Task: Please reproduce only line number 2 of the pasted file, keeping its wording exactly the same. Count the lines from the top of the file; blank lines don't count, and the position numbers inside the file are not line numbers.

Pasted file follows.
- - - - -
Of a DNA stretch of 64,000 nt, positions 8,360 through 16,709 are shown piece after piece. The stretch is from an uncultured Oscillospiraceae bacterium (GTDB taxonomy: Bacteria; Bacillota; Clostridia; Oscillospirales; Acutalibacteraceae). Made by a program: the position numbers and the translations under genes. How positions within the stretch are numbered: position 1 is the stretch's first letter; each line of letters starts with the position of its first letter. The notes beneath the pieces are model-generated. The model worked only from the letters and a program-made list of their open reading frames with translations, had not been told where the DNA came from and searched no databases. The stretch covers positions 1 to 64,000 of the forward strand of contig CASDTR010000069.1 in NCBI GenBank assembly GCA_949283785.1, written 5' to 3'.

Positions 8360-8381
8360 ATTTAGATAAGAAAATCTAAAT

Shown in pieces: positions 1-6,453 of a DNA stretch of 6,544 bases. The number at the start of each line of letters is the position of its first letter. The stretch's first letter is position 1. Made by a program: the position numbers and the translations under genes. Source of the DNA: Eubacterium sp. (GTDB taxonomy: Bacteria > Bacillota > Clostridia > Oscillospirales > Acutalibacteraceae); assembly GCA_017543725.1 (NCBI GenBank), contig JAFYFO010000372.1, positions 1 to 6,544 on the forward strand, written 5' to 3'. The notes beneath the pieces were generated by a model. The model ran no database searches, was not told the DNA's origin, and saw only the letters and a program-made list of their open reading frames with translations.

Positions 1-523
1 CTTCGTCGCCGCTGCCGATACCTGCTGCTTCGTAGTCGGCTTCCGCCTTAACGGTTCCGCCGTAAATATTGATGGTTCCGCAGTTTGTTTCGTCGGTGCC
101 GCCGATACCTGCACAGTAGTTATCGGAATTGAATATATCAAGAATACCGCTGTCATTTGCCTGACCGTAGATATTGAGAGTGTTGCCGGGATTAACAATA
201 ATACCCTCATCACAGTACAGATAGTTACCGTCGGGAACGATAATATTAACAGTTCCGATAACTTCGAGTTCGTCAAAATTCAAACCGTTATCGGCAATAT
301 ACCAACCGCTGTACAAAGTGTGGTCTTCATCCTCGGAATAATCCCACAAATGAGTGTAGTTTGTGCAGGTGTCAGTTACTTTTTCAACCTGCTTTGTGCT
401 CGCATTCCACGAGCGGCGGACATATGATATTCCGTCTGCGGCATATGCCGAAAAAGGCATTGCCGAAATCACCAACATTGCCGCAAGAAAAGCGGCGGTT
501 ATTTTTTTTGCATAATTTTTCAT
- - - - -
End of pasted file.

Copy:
Positions 8360-8381